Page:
@DmitryBychenko, File.ReadLines will read all the lines into memory, while stream.ReadLine will read line by line in a sequential manner without affecting the memory. Reading all the lines into memory is not an option to me as the file itself may be quite large – Asanka Feb 10 at 15:20
2  
@Asanka: please note, that I've put File.ReadLines not File.ReadAllLines; and File.ReadLines doesn't load all the lines into memory – Dmitry Bychenko Feb 10 at 15:22

If you write it with a while-loop:

while ((line = sr.ReadLine()) != null)
{
    Console.WriteLine(line);
}

Source

share|improve this answer

One more way would be to use File.ReadAllLines() and it will take care of opening file and reading all lines and closig the file and may also handle scenario when network connection is lost.

var lines = File.ReadAllLines("Z://1601120903.csv");

foreach(line in lines)
{
 // Do some work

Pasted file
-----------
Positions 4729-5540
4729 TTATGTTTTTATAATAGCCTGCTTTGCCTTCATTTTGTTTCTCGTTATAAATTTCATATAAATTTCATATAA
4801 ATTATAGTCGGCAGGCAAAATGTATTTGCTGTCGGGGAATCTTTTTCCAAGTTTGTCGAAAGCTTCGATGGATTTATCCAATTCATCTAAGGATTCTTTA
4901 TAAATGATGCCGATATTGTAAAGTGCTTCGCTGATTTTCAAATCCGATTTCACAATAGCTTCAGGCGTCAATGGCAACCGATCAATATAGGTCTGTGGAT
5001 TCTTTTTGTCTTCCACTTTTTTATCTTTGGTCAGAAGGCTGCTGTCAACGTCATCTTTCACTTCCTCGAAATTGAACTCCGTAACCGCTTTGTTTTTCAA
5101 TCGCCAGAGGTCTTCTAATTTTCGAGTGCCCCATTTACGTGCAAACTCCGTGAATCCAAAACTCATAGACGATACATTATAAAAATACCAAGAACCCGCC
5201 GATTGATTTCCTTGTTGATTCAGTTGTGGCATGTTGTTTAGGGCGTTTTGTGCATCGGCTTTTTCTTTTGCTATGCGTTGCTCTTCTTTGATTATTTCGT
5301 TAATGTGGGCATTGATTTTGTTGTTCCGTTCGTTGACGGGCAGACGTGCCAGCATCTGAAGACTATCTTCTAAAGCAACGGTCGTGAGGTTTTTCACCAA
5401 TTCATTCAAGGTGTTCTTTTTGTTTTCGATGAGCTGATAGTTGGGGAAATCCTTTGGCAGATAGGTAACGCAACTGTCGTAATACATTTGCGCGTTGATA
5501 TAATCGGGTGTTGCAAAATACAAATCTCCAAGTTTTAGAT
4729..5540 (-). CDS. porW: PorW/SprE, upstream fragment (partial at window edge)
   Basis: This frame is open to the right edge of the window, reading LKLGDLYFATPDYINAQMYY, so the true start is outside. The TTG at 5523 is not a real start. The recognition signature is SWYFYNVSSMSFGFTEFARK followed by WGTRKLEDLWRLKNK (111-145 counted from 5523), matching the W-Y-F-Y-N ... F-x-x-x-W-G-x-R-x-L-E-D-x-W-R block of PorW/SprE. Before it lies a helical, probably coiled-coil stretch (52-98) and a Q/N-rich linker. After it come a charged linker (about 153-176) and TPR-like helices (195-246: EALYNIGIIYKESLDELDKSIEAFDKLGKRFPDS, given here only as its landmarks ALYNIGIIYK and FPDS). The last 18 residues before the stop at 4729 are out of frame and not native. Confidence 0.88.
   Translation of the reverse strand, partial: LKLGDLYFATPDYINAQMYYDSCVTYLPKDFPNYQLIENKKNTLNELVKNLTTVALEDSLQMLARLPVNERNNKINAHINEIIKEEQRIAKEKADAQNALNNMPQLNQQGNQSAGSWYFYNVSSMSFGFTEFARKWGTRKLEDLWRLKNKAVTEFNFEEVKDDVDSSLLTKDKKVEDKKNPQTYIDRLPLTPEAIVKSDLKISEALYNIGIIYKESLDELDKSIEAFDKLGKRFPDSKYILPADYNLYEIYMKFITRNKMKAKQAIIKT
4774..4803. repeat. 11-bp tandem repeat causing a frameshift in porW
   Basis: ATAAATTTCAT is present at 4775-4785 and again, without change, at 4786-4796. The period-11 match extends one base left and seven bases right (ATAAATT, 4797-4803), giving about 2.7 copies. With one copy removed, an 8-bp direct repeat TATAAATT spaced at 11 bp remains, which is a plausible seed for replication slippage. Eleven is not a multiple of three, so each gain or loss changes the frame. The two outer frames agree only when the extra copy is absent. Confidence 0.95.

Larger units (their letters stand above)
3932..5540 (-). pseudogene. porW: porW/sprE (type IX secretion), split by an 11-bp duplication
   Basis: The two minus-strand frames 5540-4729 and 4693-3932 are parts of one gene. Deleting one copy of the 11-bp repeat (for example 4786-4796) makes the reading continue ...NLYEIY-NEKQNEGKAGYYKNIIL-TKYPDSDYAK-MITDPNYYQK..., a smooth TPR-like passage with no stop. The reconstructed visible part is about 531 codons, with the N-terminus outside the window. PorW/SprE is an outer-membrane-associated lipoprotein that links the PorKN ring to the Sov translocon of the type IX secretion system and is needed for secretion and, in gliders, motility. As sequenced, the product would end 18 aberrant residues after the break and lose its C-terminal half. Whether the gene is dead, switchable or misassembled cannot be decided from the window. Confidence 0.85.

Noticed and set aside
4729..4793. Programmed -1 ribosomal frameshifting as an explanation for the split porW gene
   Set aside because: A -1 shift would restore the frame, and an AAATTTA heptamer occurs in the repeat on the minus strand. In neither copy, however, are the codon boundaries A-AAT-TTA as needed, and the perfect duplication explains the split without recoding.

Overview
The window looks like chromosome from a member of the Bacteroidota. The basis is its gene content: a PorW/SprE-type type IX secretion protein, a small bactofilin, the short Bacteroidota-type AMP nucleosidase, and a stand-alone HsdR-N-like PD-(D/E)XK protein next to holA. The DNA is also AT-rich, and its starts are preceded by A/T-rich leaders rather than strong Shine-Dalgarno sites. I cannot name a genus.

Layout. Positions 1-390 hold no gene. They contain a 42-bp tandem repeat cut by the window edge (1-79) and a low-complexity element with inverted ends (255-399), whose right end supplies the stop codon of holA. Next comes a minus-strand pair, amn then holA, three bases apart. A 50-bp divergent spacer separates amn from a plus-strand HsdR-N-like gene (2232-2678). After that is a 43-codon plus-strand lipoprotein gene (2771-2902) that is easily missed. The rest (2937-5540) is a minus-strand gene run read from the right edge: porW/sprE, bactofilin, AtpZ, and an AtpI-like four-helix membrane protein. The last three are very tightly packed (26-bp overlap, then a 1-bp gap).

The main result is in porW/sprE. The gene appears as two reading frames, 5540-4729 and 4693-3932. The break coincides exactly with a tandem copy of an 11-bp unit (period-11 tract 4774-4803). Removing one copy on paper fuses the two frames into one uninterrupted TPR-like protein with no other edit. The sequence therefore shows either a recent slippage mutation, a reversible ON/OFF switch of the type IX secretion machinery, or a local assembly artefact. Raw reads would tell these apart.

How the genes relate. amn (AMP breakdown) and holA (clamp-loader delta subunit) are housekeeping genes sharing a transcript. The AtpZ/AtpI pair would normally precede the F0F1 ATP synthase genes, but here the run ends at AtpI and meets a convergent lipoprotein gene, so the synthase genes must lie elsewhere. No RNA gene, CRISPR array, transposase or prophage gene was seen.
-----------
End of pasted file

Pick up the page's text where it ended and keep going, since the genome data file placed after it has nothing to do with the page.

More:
}
share|improve this answer

Assuming the file shouldn't change while you reading it and it's not huge, you might want to consider to copy it to a temp file (locally) and then work on it without interference.

If you want to get index of the place you reached this might help: How to know position(linenumber) of a streamreader in a textfile?

share|improve this answer
    
Copying the file locally seems like a good solution. But there might be a possibility that the file itself is quite large – Asanka Feb 10 at 15:17
1  
This does not address the problem that he has. He incorrectly assumes that the same line might be output repeatedly. Instead, this is a bug with his code. – usr Feb 10 at 15:18
    
@Asanka as I've stated check if copying a file is possible, and if you still want to keep track of the current reader index you should use the solution I've added. – Felix Av Feb 10 at 15:21

Your Answer

 
discard

By posting your answer, you agree to the privacy policy and terms of service.

Not the answer you're looking for? Browse other questions tagged or ask your own question.